Omani inventions thrive in ‘Corona’ time

If necessity is the mother of inventions, Omani youths seem to have understood the necessity and coming out with interesting ideas, and translating them into useful solutions to tackle the situation emerging out of the coronavirus (COVID-19)
pandemic.

Efforts and initiatives made in this direction are testimony to the wise understanding of the Omani youths who are working with various institutions, bodies or even individuals.

Their assurance gives strength to confront the virus, defeat it, and bring our lives back to normal again.

The Ministry of Technology and Communications had previously announced the formation of a major committee for technical innovations to counter the menace of Covid-19 in line with government’s efforts to limit its spread by activating technical solutions that would provide modern technical alternatives in dealing with
its effects.

The Oman Technology Fund also announced at the beginning of this crisis, an allocation of RO1 million to invest and expand technical projects in the Sultanate, contributing to the efforts of combating the situation emerging of Covid-19 as also to enhance the position of Omani innovations at the level of the region and the world.

According to the Ministry of Commerce and Industry, these innovations have varied, and are protected in various sectors of intellectual property. Some Omani
youths have succeeded in creating a healthy clip that is small enough to be
placed in the pocket and is a tool for pushing the doors without touching
them by hand.

It is made of a solid non-porous material that is cleaned easily.

Moreover, a new smart bracelet that makes a whiz when the hand of the holder comes close to his face. There is also a design for spraying disinfectant bottle which is attached to the wrist, half-gloves to press buttons with a fingertip, and a tool to open the car doors without touching the handle for those who use taxis.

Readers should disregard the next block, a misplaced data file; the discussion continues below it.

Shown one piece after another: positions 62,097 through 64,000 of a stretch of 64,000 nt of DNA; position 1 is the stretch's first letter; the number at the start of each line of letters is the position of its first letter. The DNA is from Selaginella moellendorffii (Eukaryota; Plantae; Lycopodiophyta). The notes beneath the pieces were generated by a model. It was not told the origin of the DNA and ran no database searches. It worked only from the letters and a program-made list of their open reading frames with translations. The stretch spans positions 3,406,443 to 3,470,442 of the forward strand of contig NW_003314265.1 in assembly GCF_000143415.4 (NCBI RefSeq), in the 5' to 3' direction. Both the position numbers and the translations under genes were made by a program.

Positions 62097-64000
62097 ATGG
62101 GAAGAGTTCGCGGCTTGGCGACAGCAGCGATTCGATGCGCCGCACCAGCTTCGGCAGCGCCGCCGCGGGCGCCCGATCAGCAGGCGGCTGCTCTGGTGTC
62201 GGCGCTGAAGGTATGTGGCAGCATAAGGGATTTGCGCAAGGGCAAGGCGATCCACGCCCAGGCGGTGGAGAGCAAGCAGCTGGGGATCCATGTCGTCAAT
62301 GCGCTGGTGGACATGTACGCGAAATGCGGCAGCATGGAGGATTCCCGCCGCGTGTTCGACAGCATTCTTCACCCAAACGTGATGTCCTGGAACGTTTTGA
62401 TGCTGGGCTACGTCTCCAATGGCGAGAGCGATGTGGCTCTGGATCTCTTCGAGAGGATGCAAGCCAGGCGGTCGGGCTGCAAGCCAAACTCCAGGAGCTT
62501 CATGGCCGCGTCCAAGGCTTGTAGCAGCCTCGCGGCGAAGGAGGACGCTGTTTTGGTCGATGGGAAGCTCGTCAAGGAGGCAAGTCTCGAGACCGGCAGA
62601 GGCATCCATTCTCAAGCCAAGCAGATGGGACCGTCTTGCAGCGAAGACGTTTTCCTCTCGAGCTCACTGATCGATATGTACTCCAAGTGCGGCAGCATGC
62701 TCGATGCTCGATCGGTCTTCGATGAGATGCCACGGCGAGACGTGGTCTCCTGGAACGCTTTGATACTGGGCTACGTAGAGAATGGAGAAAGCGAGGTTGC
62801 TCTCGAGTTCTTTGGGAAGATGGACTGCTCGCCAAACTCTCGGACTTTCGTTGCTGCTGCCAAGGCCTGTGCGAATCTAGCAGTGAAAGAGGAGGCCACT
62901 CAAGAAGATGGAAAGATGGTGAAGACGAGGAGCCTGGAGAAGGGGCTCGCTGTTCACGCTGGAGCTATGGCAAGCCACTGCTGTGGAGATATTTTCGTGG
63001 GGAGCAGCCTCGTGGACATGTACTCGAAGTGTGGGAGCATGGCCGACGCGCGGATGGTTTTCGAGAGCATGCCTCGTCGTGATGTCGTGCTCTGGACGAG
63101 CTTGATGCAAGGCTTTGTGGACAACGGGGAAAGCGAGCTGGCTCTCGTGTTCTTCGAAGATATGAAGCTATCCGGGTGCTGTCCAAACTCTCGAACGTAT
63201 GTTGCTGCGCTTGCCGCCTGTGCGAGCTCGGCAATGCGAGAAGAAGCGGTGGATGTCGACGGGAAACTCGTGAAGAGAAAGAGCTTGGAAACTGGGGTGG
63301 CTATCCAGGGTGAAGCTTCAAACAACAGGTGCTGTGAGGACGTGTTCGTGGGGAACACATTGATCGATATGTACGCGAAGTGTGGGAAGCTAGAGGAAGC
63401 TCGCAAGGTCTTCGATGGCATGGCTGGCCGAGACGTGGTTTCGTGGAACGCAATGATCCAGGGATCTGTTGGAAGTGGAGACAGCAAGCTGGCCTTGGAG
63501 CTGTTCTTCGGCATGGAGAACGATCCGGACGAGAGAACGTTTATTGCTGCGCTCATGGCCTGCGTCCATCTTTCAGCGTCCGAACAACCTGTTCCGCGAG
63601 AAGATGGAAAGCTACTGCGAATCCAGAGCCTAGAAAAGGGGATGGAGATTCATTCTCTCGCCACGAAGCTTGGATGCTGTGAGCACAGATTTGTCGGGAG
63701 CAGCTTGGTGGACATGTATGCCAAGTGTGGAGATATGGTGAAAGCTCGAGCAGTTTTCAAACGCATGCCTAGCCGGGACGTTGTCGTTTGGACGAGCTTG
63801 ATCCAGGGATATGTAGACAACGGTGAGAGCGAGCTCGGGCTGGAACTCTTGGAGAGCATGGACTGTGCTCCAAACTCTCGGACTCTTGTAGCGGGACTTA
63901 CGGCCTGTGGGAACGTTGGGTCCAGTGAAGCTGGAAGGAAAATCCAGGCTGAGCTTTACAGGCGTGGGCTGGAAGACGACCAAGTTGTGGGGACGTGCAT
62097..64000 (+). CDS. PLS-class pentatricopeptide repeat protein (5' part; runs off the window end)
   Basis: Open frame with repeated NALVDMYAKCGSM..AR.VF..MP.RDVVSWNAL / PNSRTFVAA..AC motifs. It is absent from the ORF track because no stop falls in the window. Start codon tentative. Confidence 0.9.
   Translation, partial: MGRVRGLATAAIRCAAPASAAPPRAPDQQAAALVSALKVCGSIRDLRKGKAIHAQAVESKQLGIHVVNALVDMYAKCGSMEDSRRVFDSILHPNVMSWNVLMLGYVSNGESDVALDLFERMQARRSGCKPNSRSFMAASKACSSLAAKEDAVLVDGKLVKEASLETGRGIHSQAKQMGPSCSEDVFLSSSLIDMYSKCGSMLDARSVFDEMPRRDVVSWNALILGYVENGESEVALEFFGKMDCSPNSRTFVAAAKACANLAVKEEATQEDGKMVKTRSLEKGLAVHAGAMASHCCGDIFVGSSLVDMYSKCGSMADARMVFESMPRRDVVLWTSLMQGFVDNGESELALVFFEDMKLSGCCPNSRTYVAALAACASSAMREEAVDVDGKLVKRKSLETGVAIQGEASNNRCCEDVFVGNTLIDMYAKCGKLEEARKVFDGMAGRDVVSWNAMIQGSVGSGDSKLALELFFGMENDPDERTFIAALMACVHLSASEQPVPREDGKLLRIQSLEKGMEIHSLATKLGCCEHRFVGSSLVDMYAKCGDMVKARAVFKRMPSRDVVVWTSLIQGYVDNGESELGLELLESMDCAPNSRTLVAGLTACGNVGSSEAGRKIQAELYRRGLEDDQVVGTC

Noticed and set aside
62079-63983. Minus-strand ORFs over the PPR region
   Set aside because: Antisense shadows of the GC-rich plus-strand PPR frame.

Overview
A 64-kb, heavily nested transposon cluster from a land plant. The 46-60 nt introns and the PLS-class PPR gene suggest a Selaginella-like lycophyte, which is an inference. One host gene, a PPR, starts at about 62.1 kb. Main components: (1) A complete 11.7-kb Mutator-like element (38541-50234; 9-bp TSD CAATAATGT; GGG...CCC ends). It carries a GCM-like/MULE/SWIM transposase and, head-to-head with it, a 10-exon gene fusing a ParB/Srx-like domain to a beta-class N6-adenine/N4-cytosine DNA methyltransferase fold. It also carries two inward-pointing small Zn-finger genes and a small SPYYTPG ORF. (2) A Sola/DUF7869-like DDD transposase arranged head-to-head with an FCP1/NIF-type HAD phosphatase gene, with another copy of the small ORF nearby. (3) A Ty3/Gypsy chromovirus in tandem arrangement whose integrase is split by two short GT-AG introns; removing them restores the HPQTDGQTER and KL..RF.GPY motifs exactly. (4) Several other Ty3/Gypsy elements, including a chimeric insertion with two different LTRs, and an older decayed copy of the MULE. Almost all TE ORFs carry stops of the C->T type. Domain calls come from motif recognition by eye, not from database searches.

As a matter of social responsibility, some Omani youths who own small factories have emerged lately in producing some medical supplies and gift them to hospitals in the Sultanate, such as Eng Saleh al Abri, from ‘Tasnea” company who produced medical masks with 16 different designs and distributed them for free to health
institutions that receive those infected with coronavirus.

“They are working on a mass production line to cover the great demand for this product, as they aspire to produce 2,000 masks per day in their company,” he said.
Whereas, Aitech, an Omani company specialised in artificial intelligence, manufactured 2,000 protective face shields for medical use within only 14 days, with an aspiration to double production.

The company’s engineers also have announced that they can produce plastic parts for ventilators.

As for the Oman Makers Center, affiliated to the Innovation Complex, has designed a prototype for the ventilators as an immediate and quick alternative to coronavirus patients to avoid any deficiency.

The Ministry of Commerce and  Industry encourages all Omani innovators to contribute to supporting the innovation sector in the Sultanate and to submit their applications with the ministry to protect these innovations and document their products with a patent certificate.